This figure shows the identified risks and hazards mapped to the Tanna island coastal zone across four risk levels - low through to extreme. See the ESRAM Final Report for detailed results.

Fringing coral reef analysis for Tanna Island showing four risk indicators mapped in four categories of low to extreme

Building a knowledge base for understanding coastal processes

Local variability of ecosystems and interactions between them and global systems such as the hydrological cycle, ocean currents and temperature are necessary to take into consideration when identifying current and future climate risks and hazards and therefore in identifying appropriate responses. But assessing coastal hazards in the South Pacific is challenging as limited local scale data is accessible. To better understand both present-day and future conditions in the marine environment and the coastal zone, Griffith University researchers conducted ecosystem assessments at both the national scale (Vanuatu) and island scale (Tanna).

One of the challenges Pacific SIDs face when trying to develop adaptation and mitigation strategies to limit the impact of sea level rise and climate change on coastal communities, is a lack of understanding regarding the variability of sea level and sea temperature. Satellite observations and global ocean models can provide data, however their coarse spatial and temporal resolution are unable to predict how the ocean processes influence water levels, currents, and water temperatures within coastal waterways and at island shorelines. As a consequence, there is a gap in our understanding of how climate change will impact SIDS at the scales necessary to make informed land and marine management decisions.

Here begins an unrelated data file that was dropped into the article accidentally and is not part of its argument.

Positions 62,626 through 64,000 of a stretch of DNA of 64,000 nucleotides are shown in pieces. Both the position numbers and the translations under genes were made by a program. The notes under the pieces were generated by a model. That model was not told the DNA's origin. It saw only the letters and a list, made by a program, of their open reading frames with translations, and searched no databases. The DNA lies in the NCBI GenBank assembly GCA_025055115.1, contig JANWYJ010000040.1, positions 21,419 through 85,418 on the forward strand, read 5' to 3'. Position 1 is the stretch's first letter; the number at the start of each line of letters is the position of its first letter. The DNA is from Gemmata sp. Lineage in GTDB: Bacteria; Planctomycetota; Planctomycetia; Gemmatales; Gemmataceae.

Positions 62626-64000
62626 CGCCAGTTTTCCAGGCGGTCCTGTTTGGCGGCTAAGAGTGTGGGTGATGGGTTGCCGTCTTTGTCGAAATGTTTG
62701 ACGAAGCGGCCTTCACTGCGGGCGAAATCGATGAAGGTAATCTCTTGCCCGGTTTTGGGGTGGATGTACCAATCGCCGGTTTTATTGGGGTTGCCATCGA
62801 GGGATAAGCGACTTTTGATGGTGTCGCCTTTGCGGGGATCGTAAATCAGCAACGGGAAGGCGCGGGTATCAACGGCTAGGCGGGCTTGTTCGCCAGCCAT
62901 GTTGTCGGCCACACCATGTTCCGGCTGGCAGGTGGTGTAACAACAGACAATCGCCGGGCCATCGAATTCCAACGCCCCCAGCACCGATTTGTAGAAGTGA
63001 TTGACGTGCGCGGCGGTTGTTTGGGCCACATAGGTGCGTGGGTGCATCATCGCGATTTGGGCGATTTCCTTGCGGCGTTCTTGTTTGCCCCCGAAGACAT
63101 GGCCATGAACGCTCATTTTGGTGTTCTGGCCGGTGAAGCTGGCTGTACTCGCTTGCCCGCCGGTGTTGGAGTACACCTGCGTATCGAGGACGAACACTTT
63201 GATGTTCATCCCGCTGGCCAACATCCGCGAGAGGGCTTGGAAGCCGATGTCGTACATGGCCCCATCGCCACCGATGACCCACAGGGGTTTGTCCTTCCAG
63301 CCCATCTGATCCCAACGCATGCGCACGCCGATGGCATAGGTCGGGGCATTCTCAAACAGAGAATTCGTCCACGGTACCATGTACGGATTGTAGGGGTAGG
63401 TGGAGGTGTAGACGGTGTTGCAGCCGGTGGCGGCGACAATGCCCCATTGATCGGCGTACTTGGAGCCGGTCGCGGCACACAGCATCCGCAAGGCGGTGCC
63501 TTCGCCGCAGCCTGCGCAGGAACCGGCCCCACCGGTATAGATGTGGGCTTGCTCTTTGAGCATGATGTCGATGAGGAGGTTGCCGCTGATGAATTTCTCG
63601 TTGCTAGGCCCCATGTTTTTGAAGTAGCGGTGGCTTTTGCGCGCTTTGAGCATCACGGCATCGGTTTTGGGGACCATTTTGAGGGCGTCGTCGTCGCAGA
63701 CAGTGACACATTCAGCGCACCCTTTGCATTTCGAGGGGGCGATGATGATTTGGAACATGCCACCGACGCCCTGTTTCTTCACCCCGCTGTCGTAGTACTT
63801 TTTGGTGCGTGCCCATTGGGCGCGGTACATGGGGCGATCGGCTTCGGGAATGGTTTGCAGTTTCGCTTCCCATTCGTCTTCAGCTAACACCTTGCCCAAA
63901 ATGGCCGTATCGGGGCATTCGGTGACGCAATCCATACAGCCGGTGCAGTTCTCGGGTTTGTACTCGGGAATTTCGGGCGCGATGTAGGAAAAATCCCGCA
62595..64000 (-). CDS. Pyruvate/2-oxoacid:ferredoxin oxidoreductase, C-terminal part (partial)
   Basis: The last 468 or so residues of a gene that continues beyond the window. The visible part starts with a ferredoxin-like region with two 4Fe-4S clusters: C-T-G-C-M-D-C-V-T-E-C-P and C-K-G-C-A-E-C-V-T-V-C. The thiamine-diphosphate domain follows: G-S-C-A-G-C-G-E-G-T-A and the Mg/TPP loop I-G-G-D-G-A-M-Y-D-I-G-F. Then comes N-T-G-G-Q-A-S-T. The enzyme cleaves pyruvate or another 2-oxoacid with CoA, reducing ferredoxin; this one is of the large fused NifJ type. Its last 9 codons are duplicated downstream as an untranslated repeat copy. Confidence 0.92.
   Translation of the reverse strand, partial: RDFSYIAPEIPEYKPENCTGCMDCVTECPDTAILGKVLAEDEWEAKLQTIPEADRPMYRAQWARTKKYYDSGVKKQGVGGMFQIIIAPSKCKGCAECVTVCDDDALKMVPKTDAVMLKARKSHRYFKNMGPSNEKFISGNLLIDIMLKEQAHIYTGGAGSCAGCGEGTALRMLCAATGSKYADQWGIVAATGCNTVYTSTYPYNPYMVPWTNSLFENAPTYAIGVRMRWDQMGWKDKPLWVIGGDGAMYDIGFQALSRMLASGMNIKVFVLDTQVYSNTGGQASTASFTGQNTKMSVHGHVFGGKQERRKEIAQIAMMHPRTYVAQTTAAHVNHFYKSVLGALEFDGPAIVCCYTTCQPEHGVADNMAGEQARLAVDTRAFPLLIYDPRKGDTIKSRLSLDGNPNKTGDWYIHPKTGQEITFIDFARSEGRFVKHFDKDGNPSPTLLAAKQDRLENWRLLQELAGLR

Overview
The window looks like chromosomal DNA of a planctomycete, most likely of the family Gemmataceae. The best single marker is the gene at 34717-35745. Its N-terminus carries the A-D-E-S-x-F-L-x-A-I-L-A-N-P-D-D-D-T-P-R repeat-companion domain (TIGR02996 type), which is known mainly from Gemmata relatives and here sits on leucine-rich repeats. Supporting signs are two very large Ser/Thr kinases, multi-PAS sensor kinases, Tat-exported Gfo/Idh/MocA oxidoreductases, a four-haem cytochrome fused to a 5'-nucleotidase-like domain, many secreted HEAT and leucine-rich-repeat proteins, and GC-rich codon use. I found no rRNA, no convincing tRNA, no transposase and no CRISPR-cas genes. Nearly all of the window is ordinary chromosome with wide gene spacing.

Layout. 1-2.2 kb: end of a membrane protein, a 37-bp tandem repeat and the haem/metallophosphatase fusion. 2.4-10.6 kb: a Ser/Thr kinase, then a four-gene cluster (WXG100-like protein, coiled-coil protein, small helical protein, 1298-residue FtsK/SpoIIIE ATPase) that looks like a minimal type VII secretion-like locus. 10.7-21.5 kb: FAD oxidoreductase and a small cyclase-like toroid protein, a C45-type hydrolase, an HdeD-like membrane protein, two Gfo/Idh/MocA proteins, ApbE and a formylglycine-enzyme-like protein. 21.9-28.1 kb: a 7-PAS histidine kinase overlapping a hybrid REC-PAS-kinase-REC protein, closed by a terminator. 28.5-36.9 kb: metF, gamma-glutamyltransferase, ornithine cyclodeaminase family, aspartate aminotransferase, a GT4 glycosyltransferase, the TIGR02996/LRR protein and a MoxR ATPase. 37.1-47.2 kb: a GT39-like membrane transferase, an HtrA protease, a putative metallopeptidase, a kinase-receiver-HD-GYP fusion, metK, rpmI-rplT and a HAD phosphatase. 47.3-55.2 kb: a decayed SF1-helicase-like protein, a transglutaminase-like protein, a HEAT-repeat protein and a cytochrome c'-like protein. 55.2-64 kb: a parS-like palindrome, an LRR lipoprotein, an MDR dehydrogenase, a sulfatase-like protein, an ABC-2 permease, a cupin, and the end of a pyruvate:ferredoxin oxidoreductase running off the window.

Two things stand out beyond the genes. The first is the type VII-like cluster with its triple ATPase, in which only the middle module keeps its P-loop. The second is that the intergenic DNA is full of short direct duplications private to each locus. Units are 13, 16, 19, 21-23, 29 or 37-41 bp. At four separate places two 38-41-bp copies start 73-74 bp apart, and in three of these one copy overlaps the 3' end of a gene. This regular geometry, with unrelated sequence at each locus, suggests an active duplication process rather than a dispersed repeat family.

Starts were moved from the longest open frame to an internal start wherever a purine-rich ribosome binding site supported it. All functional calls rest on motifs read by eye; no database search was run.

As part of the EcoAdapt project this gap in understanding was addressed by developing a regional ocean model capable of replicating the behaviour of complex jets and currents in the deep ocean, to allow modelling high-resolution near-coast tidal circulation including sea level variability around individual islands. Simulations were also run to identify areas where currents will alter under different predicted sea levels and wind velocities expected under different climate change scenarios.

Results from numerical experiments show that ocean processes driven by the complex regional circulation, significantly affect coastal water levels in this oceanographically dynamic region. That is, the position of high water, which affects a location's exposure to coastal hazards such as high wave events and storm surge, shifts in response to the presence of jets and currents flowing in deep water.

The information produced in this model is vital in understanding how changes in ocean processes will increase or decrease the vulnerability of a site to both coastal hazards and future sea levels.

Above: Ocean circulation model around the Pacific islands of Vanuatu.